The uneven distribution of pandemic-era savings will exact a heavy toll, RBC says
Low-income households will be disproportionately affected by runaway inflation and steady increases in borrowing costs, according to RBC Economics.
In their latest analysis, RBC economists Claire Fan, Nathan Janzen, and Naomi Powell said that the accelerated pace of the Bank of Canada’s overnight rate – which is expected to reach the 2% level by October – will hike average household debt payments by nearly $2,000 (approximately 15%) next year.
The effects of this will be especially pronounced among low-income households, which will see their debt service ratios grow at least twice the speed of high-income households’ in 2023, RBC said.
“The pandemic may have boosted debt but it also left Canadian households sitting on $300 billion in savings. That’s a huge backstop – enough to cover about a year and a half of total Canadian household debt payments,” RBC said. “But those savings aren’t evenly distributed.”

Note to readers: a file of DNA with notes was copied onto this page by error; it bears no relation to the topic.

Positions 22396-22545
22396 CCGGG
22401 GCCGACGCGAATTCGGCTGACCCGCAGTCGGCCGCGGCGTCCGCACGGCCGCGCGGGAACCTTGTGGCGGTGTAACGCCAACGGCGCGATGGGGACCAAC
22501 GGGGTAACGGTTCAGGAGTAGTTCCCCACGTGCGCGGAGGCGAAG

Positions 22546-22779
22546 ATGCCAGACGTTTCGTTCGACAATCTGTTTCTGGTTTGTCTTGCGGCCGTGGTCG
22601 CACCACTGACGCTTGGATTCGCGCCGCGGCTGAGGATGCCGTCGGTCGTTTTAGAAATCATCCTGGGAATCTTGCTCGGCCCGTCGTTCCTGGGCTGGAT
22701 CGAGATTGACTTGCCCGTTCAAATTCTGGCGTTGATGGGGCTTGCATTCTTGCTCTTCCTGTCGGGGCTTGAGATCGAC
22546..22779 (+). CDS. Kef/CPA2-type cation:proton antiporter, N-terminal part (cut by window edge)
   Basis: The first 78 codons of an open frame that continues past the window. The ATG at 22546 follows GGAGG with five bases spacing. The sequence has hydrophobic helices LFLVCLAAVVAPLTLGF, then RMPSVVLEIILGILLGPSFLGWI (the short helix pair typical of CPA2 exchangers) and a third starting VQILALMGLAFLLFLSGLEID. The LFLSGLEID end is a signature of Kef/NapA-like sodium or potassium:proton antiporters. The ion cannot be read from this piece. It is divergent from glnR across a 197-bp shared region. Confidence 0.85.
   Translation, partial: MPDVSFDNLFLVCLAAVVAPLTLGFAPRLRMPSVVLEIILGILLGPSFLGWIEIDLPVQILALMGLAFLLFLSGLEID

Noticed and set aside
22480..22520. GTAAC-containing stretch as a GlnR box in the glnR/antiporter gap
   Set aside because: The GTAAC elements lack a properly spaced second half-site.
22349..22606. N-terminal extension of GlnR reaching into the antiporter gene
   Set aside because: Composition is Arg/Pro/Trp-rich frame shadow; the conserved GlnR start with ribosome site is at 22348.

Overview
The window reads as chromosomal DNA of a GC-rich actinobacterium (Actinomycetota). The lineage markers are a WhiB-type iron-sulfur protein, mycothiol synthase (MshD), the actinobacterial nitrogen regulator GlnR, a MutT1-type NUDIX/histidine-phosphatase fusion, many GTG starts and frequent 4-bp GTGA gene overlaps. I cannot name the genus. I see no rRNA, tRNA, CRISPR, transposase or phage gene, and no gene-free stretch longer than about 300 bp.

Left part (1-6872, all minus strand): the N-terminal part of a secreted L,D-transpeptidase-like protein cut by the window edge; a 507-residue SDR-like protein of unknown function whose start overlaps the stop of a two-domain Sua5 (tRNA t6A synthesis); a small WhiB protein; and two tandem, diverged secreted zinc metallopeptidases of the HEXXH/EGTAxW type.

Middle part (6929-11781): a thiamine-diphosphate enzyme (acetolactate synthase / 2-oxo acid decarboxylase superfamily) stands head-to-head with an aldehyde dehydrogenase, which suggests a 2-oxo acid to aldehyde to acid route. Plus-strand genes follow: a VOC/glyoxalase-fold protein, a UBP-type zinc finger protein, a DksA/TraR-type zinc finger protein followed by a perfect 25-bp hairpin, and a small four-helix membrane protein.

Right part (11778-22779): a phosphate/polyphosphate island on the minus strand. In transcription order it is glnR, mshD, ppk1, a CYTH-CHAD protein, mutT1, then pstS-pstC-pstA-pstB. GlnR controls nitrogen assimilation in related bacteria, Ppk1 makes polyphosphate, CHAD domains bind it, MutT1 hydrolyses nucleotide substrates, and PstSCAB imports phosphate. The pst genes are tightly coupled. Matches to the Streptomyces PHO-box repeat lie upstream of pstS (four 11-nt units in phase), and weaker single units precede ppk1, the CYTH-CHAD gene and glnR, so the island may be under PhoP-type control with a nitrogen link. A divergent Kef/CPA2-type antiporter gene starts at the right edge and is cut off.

RBC estimated that the highest-income households account for almost a third of those total savings, while the lowest-income Canadians hold less than a fifth.
“For these households, a large portion of excess savings wasn’t stocked away, but was used to pay down consumer debt. These households now have a much smaller cushion against rapidly rising borrowing costs,” RBC said.
And even if wage growth and labour market strength is taken into account, “an accelerated increase in the overnight rate will push the share of disposable incomes spent on debt back over pre-pandemic levels,” RBC warned.
“This increase, combined with soaring prices for everyday goods, will bite hard into the real earnings of lower income Canadians,” RBC said. “The challenge for the Bank of Canada at this point in the economic cycle is to hike interest rates enough to rein in prices, relieving pressure on Canadians, without sparking a downturn. That will be no easy task.”